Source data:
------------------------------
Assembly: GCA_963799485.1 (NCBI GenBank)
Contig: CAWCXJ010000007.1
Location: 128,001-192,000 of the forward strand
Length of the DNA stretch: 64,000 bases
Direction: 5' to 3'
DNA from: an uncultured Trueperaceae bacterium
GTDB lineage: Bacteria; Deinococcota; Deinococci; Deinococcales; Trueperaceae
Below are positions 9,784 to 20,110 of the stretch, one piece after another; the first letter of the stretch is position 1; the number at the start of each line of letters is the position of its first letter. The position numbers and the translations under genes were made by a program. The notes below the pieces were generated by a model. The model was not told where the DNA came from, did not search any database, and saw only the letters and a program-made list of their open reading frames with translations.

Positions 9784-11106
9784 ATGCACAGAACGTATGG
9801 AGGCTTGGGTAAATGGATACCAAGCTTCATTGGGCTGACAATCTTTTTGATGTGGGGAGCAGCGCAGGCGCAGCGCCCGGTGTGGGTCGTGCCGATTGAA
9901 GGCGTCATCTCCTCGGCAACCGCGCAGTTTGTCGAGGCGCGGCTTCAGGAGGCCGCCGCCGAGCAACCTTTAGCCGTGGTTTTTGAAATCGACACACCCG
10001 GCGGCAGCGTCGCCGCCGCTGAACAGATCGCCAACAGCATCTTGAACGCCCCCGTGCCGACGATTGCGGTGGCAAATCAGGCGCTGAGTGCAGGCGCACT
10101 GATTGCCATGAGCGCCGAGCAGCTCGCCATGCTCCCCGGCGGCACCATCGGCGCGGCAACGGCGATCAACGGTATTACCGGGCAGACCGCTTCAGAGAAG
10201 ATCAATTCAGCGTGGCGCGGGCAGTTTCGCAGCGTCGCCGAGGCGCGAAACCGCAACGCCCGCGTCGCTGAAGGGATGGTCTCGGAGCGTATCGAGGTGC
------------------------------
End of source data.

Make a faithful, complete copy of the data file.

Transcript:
Assembly: GCA_963799485.1 (NCBI GenBank)
Contig: CAWCXJ010000007.1
Location: 128,001-192,000 of the forward strand
Length of the DNA stretch: 64,000 bases
Direction: 5' to 3'
DNA from: an uncultured Trueperaceae bacterium
GTDB lineage: Bacteria; Deinococcota; Deinococci; Deinococcales; Trueperaceae
Below are positions 9,784 to 20,110 of the stretch, one piece after another; the first letter of the stretch is position 1; the number at the start of each line of letters is the position of its first letter. The position numbers and the translations under genes were made by a program. The notes below the pieces were generated by a model. The model was not told where the DNA came from, did not search any database, and saw only the letters and a program-made list of their open reading frames with translations.

Positions 9784-11106
9784 ATGCACAGAACGTATGG
9801 AGGCTTGGGTAAATGGATACCAAGCTTCATTGGGCTGACAATCTTTTTGATGTGGGGAGCAGCGCAGGCGCAGCGCCCGGTGTGGGTCGTGCCGATTGAA
9901 GGCGTCATCTCCTCGGCAACCGCGCAGTTTGTCGAGGCGCGGCTTCAGGAGGCCGCCGCCGAGCAACCTTTAGCCGTGGTTTTTGAAATCGACACACCCG
10001 GCGGCAGCGTCGCCGCCGCTGAACAGATCGCCAACAGCATCTTGAACGCCCCCGTGCCGACGATTGCGGTGGCAAATCAGGCGCTGAGTGCAGGCGCACT
10101 GATTGCCATGAGCGCCGAGCAGCTCGCCATGCTCCCCGGCGGCACCATCGGCGCGGCAACGGCGATCAACGGTATTACCGGGCAGACCGCTTCAGAGAAG
10201 ATCAATTCAGCGTGGCGCGGGCAGTTTCGCAGCGTCGCCGAGGCGCGAAACCGCAACGCCCGCGTCGCTGAAGGGATGGTCTCGGAGCGTATCGAGGTGC